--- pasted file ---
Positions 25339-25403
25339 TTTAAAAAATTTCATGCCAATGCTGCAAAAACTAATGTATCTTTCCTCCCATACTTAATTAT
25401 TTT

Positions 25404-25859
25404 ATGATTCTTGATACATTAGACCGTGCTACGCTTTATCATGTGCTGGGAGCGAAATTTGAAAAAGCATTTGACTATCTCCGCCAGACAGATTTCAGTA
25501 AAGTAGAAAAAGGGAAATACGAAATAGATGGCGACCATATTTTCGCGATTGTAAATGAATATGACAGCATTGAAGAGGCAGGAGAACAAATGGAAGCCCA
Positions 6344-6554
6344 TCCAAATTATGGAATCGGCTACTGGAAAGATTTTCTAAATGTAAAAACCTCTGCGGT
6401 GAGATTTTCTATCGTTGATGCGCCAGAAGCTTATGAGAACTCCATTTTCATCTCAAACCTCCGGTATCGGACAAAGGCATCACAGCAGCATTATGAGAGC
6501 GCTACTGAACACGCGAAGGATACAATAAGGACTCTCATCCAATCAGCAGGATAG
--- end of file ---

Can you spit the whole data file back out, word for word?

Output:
Positions 25339-25403
25339 TTTAAAAAATTTCATGCCAATGCTGCAAAAACTAATGTATCTTTCCTCCCATACTTAATTAT
25401 TTT

Positions 25404-25859
25404 ATGATTCTTGATACATTAGACCGTGCTACGCTTTATCATGTGCTGGGAGCGAAATTTGAAAAAGCATTTGACTATCTCCGCCAGACAGATTTCAGTA
25501 AAGTAGAAAAAGGGAAATACGAAATAGATGGCGACCATATTTTCGCGATTGTAAATGAATATGACAGCATTGAAGAGGCAGGAGAACAAATGGAAGCCCA
Positions 6344-6554
6344 TCCAAATTATGGAATCGGCTACTGGAAAGATTTTCTAAATGTAAAAACCTCTGCGGT
6401 GAGATTTTCTATCGTTGATGCGCCAGAAGCTTATGAGAACTCCATTTTCATCTCAAACCTCCGGTATCGGACAAAGGCATCACAGCAGCATTATGAGAGC
6501 GCTACTGAACACGCGAAGGATACAATAAGGACTCTCATCCAATCAGCAGGATAG